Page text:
A lot has already been written about Dylan’s various ‘comeback’ records over the years. Much of the press- especially contemporary, is very short-sighted and doesn’t really take into account Dylan’s method of artistry (if you’ll forgive me for even insinuating I have a better grasp of it myself). Each record seems to be just another chapter. Ideas expressed for a period of time, objectively no more important than another, and either deemed to be revisited by Dylan if they still are relevant to him, not necessarily the audience.
Subjectively, I think Oh Mercy is a very good album. Not my absolute36 favorite, but very strong on multiple fronts, and holds up well both as individual songs and as a singular entity. Comeback? Maybe for listeners. This just happens to be wher Dylan was at the end of the eighties.
I do first have to complement the production. Daniel Lanois crafted a very pleasing soundscape, mixed nicel, and constructed to embody Dylan wonderfully. I say that becaust hthere have been a lot of different ‘sounds’ for the artist over the years. Some are more successful, while others’ choices sometimes detract from what would be a better listening experience.
Also, it has to be noted that Dylan’s voice is in fine form at this point. He sings clearly and not particularly nasally as it had been at times nor or gravelly as it would become later. Not annoying in the least, and how you’d like his distinctiveness to resonate.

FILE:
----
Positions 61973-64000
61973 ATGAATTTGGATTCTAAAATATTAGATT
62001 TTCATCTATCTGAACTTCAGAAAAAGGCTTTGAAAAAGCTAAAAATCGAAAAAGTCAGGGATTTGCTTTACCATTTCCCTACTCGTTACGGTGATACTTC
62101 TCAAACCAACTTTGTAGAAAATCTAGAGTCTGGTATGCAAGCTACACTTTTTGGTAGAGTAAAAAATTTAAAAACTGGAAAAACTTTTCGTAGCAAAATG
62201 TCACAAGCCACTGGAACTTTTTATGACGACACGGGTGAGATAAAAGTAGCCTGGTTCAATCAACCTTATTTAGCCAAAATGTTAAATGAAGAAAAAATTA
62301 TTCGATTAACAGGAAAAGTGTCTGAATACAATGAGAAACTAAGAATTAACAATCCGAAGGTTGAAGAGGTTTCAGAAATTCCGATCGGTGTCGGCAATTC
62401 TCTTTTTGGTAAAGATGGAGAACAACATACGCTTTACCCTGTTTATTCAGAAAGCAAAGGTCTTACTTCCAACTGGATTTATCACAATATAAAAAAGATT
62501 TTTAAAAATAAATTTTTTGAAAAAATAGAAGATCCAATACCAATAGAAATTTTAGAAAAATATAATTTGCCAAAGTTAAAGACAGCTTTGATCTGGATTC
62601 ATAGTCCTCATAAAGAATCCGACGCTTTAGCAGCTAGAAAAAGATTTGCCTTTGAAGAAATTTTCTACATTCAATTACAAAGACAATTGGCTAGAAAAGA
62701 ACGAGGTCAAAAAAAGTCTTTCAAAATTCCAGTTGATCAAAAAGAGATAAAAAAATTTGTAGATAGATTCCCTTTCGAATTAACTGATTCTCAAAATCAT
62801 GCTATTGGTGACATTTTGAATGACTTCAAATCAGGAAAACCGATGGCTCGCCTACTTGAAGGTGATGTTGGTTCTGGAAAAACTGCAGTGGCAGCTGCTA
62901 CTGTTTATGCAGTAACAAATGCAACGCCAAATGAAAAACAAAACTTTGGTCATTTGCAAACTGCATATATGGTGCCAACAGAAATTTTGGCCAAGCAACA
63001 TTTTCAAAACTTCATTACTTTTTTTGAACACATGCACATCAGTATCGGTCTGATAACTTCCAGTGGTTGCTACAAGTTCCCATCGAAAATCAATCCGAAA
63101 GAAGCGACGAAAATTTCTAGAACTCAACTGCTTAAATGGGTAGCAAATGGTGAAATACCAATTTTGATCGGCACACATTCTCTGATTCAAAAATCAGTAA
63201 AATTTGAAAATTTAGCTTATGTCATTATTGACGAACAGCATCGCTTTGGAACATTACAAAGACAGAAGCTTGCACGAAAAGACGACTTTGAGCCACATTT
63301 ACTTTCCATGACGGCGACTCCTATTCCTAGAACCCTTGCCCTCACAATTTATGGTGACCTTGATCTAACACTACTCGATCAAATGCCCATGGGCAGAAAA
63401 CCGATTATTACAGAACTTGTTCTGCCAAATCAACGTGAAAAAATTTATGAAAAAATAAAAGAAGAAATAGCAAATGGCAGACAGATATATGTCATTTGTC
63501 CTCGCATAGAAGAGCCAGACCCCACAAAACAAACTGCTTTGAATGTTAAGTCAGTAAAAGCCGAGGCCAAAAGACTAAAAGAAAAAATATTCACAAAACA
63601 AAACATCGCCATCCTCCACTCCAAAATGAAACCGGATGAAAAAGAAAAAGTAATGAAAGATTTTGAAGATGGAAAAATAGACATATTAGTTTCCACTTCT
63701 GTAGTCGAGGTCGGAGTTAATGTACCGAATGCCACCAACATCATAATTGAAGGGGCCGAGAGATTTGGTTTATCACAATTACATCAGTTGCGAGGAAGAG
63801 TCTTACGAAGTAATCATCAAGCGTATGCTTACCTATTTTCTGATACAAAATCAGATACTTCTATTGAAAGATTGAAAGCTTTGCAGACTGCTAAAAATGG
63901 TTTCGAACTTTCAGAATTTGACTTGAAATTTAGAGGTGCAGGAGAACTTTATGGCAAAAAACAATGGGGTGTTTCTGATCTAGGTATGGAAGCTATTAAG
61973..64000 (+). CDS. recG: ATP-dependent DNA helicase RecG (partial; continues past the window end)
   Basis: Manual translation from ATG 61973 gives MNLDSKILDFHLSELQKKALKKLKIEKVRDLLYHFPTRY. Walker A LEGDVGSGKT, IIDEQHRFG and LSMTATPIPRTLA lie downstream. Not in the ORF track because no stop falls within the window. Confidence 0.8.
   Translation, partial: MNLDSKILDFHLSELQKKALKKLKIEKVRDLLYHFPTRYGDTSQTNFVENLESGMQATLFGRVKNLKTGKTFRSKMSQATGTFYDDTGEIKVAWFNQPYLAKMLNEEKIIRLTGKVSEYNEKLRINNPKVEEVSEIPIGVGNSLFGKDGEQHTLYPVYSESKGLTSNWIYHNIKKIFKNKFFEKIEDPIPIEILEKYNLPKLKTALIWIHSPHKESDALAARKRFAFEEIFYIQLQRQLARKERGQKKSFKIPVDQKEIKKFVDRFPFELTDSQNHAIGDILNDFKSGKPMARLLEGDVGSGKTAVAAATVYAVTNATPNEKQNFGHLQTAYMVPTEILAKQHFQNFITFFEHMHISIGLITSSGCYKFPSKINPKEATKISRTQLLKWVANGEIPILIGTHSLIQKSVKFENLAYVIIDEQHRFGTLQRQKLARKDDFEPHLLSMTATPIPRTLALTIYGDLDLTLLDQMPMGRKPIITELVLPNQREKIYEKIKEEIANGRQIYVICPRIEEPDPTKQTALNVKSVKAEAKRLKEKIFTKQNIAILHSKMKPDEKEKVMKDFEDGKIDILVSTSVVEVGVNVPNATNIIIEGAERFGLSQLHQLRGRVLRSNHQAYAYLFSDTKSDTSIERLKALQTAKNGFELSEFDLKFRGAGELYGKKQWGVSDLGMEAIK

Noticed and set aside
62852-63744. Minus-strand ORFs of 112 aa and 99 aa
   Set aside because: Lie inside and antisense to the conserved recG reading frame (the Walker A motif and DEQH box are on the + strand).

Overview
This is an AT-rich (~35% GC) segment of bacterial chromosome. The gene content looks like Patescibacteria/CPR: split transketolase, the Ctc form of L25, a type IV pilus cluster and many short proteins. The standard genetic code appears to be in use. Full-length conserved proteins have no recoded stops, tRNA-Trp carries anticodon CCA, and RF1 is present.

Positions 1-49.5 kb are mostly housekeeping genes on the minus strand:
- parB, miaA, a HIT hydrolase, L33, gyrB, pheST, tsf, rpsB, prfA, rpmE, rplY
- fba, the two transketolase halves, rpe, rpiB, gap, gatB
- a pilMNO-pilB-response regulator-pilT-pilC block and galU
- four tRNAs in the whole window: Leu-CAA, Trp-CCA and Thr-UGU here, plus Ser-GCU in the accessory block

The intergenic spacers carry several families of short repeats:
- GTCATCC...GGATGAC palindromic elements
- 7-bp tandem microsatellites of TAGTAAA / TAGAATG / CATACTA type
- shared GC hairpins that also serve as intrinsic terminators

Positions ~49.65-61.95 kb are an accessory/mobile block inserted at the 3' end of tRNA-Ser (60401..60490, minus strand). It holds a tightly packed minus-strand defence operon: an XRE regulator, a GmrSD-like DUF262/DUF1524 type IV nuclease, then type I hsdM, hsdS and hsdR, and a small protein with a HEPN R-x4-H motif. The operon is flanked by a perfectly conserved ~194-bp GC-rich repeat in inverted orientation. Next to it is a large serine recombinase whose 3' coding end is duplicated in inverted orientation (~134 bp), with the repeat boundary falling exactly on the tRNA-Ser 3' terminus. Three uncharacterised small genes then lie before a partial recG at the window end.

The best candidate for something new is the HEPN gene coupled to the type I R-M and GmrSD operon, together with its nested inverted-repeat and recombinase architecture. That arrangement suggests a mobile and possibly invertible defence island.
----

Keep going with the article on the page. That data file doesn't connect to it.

As far as the songs themselves? I’d go as far as to say this is Dylan peaking once again. From the ‘rap’ of “Political World”, harkening back to “Subterranean Homesick Blues” to the gut-wrentching, Blood On Th Tracks-esque “Most Of The Time”, this is fantastic work.
No, of course not every song works as well for me. I’ve never particularly gotten “Man In The Long Black Coat”, for example. Live, it can have some nice licks, butseems to be a Dylan favorite for some reason. It isn’t bad by any measure, simply doesn’t reasonate with me like the rest. “Disease Of Conceit”, similarly, I can sometimes appreciate, but rarely seek out.
As a companion piece I absolutely have to point out, however, is The Bootleg Series Vol. 8: Tell Tale Signs: Rare and Unreleased 1989–2006. This entry covers Oh Mercy, and while only compiles select alternates rather than documenting the complete sessions, is absolutely essential! You wouldn’t believe what some of the songs sound like. Not that the songs are unrecognizable, but that in the process of making the album, Dylan tried multiple subtle different versions with altered arrangements, or phrasing of singing, which totally alter the feel of the songs. It holds up on its own and is fantastic to compare to the originally released album.
So, as less of a calculated comeback album, I think this is public taste realligning with Dylan’s output. Make no mistake from that conceit, either. By any measure you’d like to impose, Oh Mercy is excellent. Highly recommended for Dylan fans of any level, and especially the uninitiated.